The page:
There is no road, no sewage system and no drinking water. The only supply chains are busy lanes of donkeys carrying barrels of water, construction materials and sacks of flour for sale to nearly 1 million people who live on the hills that surround Kabul.
“Life is difficult here, but I have no choice. I do not have enough money to buy a piece of land in flat areas,” says Malik, a middle-aged man from Panjshir who is building a house in a small space near the industrial area of Kabul. Every brick, nail and construction material he needs must carried by donkey, adding substantial logistical costs.
There are no official statistics for the number of people who live in informal settlements built illegally in the hills around Kabul, where land is cheaper and more accessible, but officials at Kabul Municipality estimate that 15 to 20 per cent of the total population of the capital lives in such conditions.
Cascades of sewage
Zabair, who lives on a hill known as TV Station Mountain, says living standards are awful. “These houses do not have proper bathrooms,” he says, adding that residents simply empty their septic tanks into streams that form during the rainy season, increasing the pool of bacteria in Kabul. “When the rains stop, waste dries up and is spread all over the city by the wind,” laments Abdul Qader Arezoo, a spokesman for the Municipality of Kabul.
Local residents however say they are forced to dispose of their waste in this manner, as the municipality offers no alternative. Officials at the Water Department of Kabul say they are tackling the issue of drinking water, albeit with limited success. “We have used high pressure pumps to move water up the hills to increase access to drinking water. In some areas, it just does not work,” says Dad Muhammad Baheer, director of the Water Management Department of the Ministry of Urban Development. “So we built water storages in lower areas so people can come down and fill up their barrels with water from these deposits.”
Some NGOS have built stairs to the most remote of houses, but other hilltop residents must carry everything they need – from water to food – up the hill via donkey, which has opened up a fruitful trade in logistics for some local entrepreneurs. Abdul and Jameel, 14 and 17, own three donkeys and carry “things that people cannot carry” up the hill for a fee. A 50-kilogram sack of flower costs a client 50 to 100 afghani (0.75 to 1.5 USD approx) for home-delivery. A barrel of water costs between 15 and 20 afghani, depending on the distance covered. A truck-load of construction materials such as bricks can cost up to 2000 afghani (32 USD approx) per load.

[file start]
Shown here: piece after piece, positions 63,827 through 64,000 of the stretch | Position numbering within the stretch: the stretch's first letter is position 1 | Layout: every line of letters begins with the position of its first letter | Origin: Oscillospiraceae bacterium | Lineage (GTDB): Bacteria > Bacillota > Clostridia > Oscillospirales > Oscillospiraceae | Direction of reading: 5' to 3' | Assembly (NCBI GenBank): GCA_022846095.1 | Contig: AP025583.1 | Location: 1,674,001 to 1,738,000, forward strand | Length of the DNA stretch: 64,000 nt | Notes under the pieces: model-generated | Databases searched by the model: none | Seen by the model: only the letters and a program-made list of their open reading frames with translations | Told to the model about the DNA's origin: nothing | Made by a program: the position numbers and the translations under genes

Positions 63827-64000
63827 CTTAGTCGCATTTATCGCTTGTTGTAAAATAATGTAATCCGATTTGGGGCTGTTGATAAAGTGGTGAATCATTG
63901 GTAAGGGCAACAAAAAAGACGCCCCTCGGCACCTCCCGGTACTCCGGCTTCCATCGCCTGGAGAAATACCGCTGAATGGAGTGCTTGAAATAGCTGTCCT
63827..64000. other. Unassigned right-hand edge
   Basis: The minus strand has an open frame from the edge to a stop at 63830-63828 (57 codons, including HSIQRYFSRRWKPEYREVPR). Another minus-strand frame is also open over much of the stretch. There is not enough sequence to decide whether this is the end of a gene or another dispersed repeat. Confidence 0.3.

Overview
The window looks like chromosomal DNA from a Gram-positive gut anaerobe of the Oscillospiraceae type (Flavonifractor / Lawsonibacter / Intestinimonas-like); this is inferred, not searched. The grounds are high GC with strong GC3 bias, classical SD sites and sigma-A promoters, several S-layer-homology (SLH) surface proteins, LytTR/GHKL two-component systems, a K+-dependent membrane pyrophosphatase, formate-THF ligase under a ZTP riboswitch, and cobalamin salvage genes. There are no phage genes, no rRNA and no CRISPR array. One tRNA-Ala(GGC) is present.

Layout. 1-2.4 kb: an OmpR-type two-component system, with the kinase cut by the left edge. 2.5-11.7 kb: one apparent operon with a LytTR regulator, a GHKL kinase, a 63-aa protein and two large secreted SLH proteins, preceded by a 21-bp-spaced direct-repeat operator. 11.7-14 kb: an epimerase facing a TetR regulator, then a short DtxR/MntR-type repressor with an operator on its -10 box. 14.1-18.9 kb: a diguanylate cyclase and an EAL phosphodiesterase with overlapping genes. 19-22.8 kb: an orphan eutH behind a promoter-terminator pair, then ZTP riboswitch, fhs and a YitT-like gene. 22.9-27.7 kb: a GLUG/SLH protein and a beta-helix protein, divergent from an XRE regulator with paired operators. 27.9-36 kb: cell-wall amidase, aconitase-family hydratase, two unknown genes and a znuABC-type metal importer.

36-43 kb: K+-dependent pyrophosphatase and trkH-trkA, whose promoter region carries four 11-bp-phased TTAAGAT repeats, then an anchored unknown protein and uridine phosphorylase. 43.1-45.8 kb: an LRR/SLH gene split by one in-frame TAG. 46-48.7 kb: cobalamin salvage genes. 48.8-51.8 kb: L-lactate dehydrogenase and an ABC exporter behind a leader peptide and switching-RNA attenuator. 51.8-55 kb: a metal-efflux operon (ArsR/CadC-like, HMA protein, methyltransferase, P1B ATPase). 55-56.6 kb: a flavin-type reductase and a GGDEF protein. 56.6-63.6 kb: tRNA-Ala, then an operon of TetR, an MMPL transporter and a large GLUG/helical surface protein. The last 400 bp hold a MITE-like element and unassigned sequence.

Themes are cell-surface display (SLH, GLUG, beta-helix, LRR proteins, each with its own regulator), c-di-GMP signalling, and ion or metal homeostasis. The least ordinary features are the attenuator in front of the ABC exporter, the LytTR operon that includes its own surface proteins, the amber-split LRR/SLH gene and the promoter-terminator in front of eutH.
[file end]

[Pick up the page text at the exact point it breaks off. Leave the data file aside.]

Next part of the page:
“We cannot use water as we please,” says Shoaib, an old man living in TV Station Mountain, “we try our best to use the least amount of water possible.” Shoaib says his family spends more than 2 USD per day on water.
The living conditions are particularly hard on children, the sick and the elderly. Abdul Rauf, 60, has lived on TV Station Mountain for the last 20 years. “I do not come down unless I really have to,” he told Afghanistan Today, recounting a time when he slipped on a rock and was injured for months afterwards. “If you get sick here, life will become very difficult, as you will have to be carried away on somebody’s back,” says Rauf.
Many families took shelter in the hills around Kabul during the Mujahedin’s shelling of Kabul in the early 1990s. This rapid urban relocation meant basic services like sewers, roads, schools and clinics did not have a chance to develop.
Others settled later due to the lack of available land elsewhere. The government insists that the hill residents are illegal squatters, yet there is little the city authorities can do to clear them out.
Unstable legal ground
All lands sold and bought on hill settlements do not have legal documentation, according to the relevant authorities. “They are mostly sold illegally by powerful people,” says Abdul Areezo, a spokesman at Kabul Municipality. “The government cannot remove these people from these homes. There are just too many. On the other hand, if we remove them, the government does not have an alternative place for them”.
For now, the government is planning a makeover. “We decided to paint these houses,” says Areezo. “This will help add beauty to Kabul. We will start very soon.”